Formed in 1982 by Andreas Geremia (vocals), Frank Thorwarth (bass), and then-guitarist Axel Katzmann, the German thrash outfit Tankard has become synonymous with alcohol-fueled reckless abandon of the most metallic kind. Plying their trade alongside Germany's budding thrash legends - Sodom, Kreator, and Destruction - Tankard drew in a loyal, if not wide-ranging, following. As the years passed, the band continued to churn out album after album of unadulterated party thrash without ever realizing the success enjoyed by their countrymates. Perhaps it's been stylistic stagnation that has held Tankard back, but there's no denying Tankard's knack for delivering quality, thrashtastic metal. The simply titled Vol(l)ume 14, Tankard's fourteenth studio album, delivers exactly what the band has been producing for nearly thirty years.
Musically, there's not much new happening on Vol(l)ume 14 that hasn't already been heard on a previous Tankard release. The first track, "Time Warp", could raise some eyebrows (it certainly did mine) because of its modernistic yelping vocals and mellow acoustic intro, but the remainder of the album quickly settles in to familiar Tankard territory. Andy Gutjahr, who replaced Katzmann after 1998's Disco Destroyer, consistently dishes out catchy riffs and admirable solos. In addition to the album opener, Gutjahr puts together some attention-grabbing chords on "Beck's In The City" and "Fat Snatchers (The Hippo Effect)" - the latter being the track that edges out the others on the album as the standout. If you're looking for some flashy or innovative axework, then Vol(l)ume 14 (and Tankard) isn't for you. If - like me - you just want to throw up the horns and enjoy some real old-school riffs, no song on this album will disappoint.
Frontman Geremia's voice is as gravelly as ever, fitting in perfectly with my perception of the ideal thrash vocalist. With just a hint of a Teutonic accent, all of the mostly cheesy lyrics are easily decipherable and - if you so choose - repeatable. The years have been considerably kind to Germeia's throat, his aggressive mid-range consistently strong. Given Tankard's history, it's no surprise that most of the songs have something to do with alcohol and/or partying. "Weekend Warriors" is a typical ode to the 9-to-5 grind and "Rules For Fools" points out the perceived dependency that metal has on beer. One of the few ways that this album differs from previous Tankard efforts is the seriousness of some of the lyrical content. For instance, "Black Plague (BP)" is a not-at-all subtle take on the BP oil disaster in the Gulf of Mexico, while "Condemnation" reflects upon the biased and agenda-driven news media. Such seriousness, along with leveraging modern production values, sets an interesting precedent that I hope is further expanded upon as the band re-enters the studio.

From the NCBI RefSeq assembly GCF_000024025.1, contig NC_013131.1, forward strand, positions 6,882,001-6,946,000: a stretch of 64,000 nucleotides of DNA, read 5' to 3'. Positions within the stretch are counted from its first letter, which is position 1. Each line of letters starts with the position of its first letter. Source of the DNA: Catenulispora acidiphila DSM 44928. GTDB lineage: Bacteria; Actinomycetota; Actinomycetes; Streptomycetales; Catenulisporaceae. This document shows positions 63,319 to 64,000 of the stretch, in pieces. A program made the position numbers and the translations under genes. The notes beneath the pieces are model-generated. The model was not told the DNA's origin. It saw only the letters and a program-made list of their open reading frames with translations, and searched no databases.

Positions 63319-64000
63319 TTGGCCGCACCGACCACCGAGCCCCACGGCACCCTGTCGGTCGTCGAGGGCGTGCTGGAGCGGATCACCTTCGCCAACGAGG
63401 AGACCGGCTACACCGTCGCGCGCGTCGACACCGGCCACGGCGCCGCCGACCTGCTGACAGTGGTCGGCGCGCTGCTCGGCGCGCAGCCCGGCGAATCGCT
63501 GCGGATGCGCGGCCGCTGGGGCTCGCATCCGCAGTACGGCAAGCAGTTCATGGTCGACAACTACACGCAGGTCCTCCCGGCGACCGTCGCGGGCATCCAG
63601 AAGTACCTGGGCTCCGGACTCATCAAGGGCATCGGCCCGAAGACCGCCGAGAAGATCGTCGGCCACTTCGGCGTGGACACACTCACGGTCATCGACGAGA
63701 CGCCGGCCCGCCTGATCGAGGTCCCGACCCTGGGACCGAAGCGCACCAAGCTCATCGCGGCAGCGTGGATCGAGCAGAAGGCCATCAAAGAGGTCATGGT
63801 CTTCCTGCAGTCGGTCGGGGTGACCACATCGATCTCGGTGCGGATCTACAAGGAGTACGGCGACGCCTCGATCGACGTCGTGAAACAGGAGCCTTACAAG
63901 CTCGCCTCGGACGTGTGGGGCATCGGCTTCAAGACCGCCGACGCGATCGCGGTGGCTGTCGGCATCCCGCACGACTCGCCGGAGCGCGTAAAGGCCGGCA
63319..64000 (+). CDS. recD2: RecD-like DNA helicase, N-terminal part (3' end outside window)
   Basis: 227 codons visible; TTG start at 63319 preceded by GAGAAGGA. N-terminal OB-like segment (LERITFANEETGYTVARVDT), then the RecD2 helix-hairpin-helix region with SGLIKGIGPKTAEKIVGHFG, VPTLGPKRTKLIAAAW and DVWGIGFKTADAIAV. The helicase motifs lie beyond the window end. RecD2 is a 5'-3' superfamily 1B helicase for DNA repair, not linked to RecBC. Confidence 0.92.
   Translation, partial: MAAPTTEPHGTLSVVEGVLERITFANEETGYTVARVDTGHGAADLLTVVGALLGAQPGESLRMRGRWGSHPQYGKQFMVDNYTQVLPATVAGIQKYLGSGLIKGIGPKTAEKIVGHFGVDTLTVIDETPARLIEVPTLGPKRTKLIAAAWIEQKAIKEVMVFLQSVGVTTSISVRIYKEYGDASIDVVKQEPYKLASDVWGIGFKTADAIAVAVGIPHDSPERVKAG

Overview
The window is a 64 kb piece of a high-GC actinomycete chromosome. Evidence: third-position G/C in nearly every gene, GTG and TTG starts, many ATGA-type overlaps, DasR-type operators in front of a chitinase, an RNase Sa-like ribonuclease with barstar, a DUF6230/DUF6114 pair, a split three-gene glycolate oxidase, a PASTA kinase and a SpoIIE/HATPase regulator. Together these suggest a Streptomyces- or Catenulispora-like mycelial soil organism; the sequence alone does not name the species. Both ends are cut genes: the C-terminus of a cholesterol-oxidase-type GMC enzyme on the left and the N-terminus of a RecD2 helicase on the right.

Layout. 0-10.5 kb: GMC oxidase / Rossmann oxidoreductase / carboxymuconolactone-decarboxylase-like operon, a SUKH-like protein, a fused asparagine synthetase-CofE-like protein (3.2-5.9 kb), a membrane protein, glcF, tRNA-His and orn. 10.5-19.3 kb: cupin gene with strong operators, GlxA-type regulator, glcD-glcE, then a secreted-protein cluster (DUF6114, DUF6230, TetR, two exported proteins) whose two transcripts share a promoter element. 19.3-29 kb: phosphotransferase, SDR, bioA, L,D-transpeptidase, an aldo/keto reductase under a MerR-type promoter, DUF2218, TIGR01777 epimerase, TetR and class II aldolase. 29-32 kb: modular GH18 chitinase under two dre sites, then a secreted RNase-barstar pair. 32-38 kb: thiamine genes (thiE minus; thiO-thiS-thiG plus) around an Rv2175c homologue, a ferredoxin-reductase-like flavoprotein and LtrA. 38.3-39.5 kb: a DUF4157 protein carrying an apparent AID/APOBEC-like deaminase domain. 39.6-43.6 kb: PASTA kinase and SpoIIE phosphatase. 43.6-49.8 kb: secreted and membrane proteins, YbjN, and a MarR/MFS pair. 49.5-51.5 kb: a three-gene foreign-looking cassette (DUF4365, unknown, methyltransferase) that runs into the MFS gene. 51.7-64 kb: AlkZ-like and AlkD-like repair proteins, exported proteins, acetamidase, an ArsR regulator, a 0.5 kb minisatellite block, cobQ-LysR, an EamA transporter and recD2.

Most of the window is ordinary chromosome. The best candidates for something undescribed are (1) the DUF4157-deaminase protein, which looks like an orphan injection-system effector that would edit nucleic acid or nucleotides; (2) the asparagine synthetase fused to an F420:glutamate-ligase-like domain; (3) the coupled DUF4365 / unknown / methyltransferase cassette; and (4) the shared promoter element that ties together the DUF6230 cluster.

Fans will know exactly what to expect on Vol(l)ume 14 and should go directly to their favorite CD outlet to pick this one up. For those who've yet to experience the Tankard charm, this album is as good as any to get a swig of what these Germans are all about.
|2||Rules For Fools||4:42|
|3||Fat Snatchers (The Hippo Effect)||5:58|
|4||Black Plague (BP)||5:12|
|5||Somewhere In Nowhere||4:55|
|7||Brain Piercing of Death||5:06|
|8||Beck's In The City||4:17|
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